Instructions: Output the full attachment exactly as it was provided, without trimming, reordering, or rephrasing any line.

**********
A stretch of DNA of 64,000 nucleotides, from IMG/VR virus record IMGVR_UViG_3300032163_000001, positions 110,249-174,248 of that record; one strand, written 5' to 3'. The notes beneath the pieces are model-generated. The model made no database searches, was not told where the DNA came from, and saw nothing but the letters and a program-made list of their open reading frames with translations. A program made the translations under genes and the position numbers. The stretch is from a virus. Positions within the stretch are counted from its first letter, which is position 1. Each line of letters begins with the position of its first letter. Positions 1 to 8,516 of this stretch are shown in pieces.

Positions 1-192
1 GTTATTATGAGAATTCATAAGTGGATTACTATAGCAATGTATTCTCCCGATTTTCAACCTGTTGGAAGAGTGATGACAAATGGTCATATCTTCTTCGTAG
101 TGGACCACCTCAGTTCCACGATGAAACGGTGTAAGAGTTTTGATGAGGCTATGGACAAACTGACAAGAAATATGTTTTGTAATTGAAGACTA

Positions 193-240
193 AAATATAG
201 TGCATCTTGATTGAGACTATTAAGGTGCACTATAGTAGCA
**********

A stretch of DNA of 64,000 nucleotides, from IMG/VR virus record IMGVR_UViG_3300032163_000001, positions 110,249-174,248 of that record; one strand, written 5' to 3'. The notes beneath the pieces are model-generated. The model made no database searches, was not told where the DNA came from, and saw nothing but the letters and a program-made list of their open reading frames with translations. A program made the translations under genes and the position numbers. The stretch is from a virus. Positions within the stretch are counted from its first letter, which is position 1. Each line of letters begins with the position of its first letter. Positions 1 to 8,516 of this stretch are shown in pieces.

Positions 1-192
1 GTTATTATGAGAATTCATAAGTGGATTACTATAGCAATGTATTCTCCCGATTTTCAACCTGTTGGAAGAGTGATGACAAATGGTCATATCTTCTTCGTAG
101 TGGACCACCTCAGTTCCACGATGAAACGGTGTAAGAGTTTTGATGAGGCTATGGACAAACTGACAAGAAATATGTTTTGTAATTGAAGACTA

Positions 193-240
193 AAATATAG
201 TGCATCTTGATTGAGACTATTAAGGTGCACTATAGTAGCA